April Issue 2016
Book Review: Sadequain
Sadequain is arguably Pakistan’s most iconic artist. His oeuvre included figurative and calligraphic work in a variety of media as well as illustrations of his own verse. He was known for gifting his paintings to friends and patrons in exchange for the beverage that supplemented his irrepressible energy to create expansively. His emaciated frame belied his prodigious output. The art market in Pakistan during Sadequain’s lifetime was less investment-driven than it is today and his attitude towards his own work was the antithesis of commercialism. Today, Pakistani art has arrived on the scene of the international art market and Sadequain’s value has skyrocketed. His painting titled ‘Imagination’ sold at Bonham’s for 60,000 UK pounds just two years ago.
Despite his renown, Sadequain remains an enigmatic persona and there is a huge deficit of scholarly work on him. Akbar Naqvi has contributed towards a remedy of this deficit in his book Sadequain and the Culture of Enlightenment. Printed on high quality matte finish paper, the book is a handsome artefact, brought out by Oxford University Press, Karachi. The font and type nicely show up the Urdu verses included in the English text, and the images have come through with good colour fidelity.
Within the book, a set of eight digressive essays provides a commentary on Naqvi’s dual preoccupation with Sadequain and the subcontinental enlightenment tradition within which he belabours to contextualise the artist. These two discussions interweave periodically but often remain separate. In particular, the later chapters on some Ã©migrÃ© artists who exemplify the heterogeneous strands in Pakistani art and the chapter on al-Beruni and Amir Khusro, read as stand-alone essays with tangential reference to Sadequain.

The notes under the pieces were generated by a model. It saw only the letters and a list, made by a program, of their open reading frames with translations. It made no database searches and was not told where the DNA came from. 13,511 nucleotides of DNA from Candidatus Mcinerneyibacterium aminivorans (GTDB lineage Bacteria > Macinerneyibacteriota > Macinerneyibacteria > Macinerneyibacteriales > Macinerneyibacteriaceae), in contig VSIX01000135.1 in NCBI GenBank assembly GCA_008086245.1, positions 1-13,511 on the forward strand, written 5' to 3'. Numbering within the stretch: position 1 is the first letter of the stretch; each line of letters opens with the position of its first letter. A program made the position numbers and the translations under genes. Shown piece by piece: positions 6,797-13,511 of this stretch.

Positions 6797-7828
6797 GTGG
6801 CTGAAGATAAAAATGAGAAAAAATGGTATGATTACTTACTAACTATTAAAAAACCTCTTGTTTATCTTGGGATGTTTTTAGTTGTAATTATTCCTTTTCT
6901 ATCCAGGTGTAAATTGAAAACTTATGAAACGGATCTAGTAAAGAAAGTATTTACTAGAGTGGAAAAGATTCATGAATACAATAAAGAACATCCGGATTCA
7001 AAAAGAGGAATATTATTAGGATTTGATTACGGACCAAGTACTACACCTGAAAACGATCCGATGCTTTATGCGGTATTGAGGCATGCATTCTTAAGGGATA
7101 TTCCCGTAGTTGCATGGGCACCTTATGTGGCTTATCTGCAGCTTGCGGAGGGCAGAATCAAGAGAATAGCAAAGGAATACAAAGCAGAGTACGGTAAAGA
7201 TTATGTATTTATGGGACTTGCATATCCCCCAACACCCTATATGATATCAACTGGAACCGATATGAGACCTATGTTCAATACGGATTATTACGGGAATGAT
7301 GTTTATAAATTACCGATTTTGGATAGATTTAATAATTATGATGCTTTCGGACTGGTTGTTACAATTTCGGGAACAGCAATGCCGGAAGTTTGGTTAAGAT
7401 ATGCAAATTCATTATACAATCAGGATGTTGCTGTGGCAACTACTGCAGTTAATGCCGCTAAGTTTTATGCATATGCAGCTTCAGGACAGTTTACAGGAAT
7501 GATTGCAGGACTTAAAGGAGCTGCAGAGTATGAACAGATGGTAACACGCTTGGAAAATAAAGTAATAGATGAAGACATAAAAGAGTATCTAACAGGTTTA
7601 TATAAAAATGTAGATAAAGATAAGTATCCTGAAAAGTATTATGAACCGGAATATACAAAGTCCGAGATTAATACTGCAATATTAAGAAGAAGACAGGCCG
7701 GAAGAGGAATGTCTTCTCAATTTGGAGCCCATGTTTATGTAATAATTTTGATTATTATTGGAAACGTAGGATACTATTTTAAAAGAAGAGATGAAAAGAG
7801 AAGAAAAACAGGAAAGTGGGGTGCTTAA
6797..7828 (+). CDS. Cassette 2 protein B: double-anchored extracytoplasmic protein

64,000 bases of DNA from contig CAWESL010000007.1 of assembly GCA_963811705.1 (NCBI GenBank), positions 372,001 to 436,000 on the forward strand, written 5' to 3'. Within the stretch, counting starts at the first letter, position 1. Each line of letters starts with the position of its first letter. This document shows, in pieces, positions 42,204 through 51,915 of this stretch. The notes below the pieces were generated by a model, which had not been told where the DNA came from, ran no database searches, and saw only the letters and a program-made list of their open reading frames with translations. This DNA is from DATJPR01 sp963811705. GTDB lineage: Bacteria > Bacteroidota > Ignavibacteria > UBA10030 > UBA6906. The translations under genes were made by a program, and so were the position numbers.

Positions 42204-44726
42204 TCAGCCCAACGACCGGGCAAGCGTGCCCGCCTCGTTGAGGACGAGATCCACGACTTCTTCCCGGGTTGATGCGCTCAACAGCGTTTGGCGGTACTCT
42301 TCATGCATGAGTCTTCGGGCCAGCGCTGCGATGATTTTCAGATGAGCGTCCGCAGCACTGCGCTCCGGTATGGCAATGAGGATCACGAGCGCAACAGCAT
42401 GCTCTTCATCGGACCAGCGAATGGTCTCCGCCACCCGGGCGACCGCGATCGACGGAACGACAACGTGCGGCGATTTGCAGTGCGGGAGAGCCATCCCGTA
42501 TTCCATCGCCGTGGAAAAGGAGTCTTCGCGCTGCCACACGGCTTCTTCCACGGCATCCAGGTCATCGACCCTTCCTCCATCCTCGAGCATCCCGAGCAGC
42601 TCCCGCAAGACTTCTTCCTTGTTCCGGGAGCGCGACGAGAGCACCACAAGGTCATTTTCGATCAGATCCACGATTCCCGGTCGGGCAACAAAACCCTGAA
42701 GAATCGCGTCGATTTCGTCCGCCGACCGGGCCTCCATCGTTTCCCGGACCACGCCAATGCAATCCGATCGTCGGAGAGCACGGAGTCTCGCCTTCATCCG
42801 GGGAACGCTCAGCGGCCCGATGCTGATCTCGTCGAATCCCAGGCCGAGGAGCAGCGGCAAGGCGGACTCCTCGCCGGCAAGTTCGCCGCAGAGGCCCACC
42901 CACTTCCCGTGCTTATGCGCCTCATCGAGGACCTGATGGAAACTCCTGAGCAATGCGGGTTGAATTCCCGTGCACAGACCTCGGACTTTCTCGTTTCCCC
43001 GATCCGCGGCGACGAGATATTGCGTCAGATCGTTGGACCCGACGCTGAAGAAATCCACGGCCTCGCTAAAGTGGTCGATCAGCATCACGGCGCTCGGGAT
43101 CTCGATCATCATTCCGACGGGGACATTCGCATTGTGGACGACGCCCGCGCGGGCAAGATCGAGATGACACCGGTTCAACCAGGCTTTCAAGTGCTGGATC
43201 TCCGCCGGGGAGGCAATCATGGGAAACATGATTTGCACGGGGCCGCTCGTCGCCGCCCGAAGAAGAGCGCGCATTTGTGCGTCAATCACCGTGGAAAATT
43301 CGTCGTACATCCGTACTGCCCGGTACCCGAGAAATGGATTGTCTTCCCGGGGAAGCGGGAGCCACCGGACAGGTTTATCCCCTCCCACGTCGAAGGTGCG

With respect to plastic arts in Pakistan, it fell to these Ã©migrÃ© artists, who had moved to the newly created state, to bring with them the tradition of Indian syncretism. Naqvi devotes a chapter each to Chughtai, Shakir Ali and Shahid Sajjad as major contributors of syncretic style to Pakistani art. Chughtai brought an Indo-Persian flavour to the mÃ©lange, Shakir Ali connected with Cubism and Shahid Sajjad explored Primitivism through sculpture.
The cultural context for regional enlightenment, as elaborated upon by Naqvi, appears to be rooted in what Marshall Hodgson has termed “Islamicate” traditions which: “would refer not directly to the religion, Islam, itself, but to the social and cultural complex historically associated with Islam and the Muslims, both among Muslims themselves and even when found among non-Muslims.”
Naqvi links the impetus for enlightened modes of behavior to the doctrine of sulh-e-kul or peaceful co-existence as promulgated by Jalaluddin Akbar. Multiculturalism versus orthodoxy has remained an age-old conflict in Muslim societies, and Naqvi clearly attributes the flourishing of culture and tradition to heterodox thinking as exemplified by Sir Syed Ahmed Khan’s reformist exhortations, Ghalib and Iqbal’s poetry and Faiz Ahmed Faiz’s socially conscious poetic expression. This broad context provides the framework within which Naqvi identifies the genesis of Sadequain’s idiom.
Among the syncretistic influences on Sadequain, Naqvi elaborates at length on the critical importance of the Malamati philosophical tradition which originated in 9th century Nishapur. The idea of self-blame, self-criticism and the shunning of exaggerated piety as an ostentatious affectation, was essential to the practices of this school of mysticism. Malamati discourse attempted to find a spiritual path by a psychological interpretation of behaviour. It may be said that this deeply humanist school of mysticism bore within it the essentials of angst and with respect to angst, one can see a clear link to Sadequain. Naqvi says Sadequain “laid bare his wounds of odium, which entrance us and bring about catharsis.”
Sadequain’s anguished portrayal of humanity in the image of the headless man (sar-ba-kaf) carrying his decapitated head in his hand is a recurring one in his paintings. Naqvi convincingly speaks of this image as a link to the Malamati aesthetic and explains: “Sadequain was not a Sufi but the product of the Malamati tradition of his culture and tradition, which emphasised ikhlas.” An important distinction is made in this argument that absolves Sadequain from being a “holy sinner” to being an existentialist who takes responsibility for his own flawed state.
Naqvi has attempted a grand unification theory of multiple influences that bear on Sadequain’s life-style and art. His recall of historical elements is peppered with his own encounters with the polite but stubborn artist. The book is not a conclusive study of Sadequain but it is an important contribution in reigniting a discussion on a national icon.
This review was originally published in Newsline’s April 2016 issue.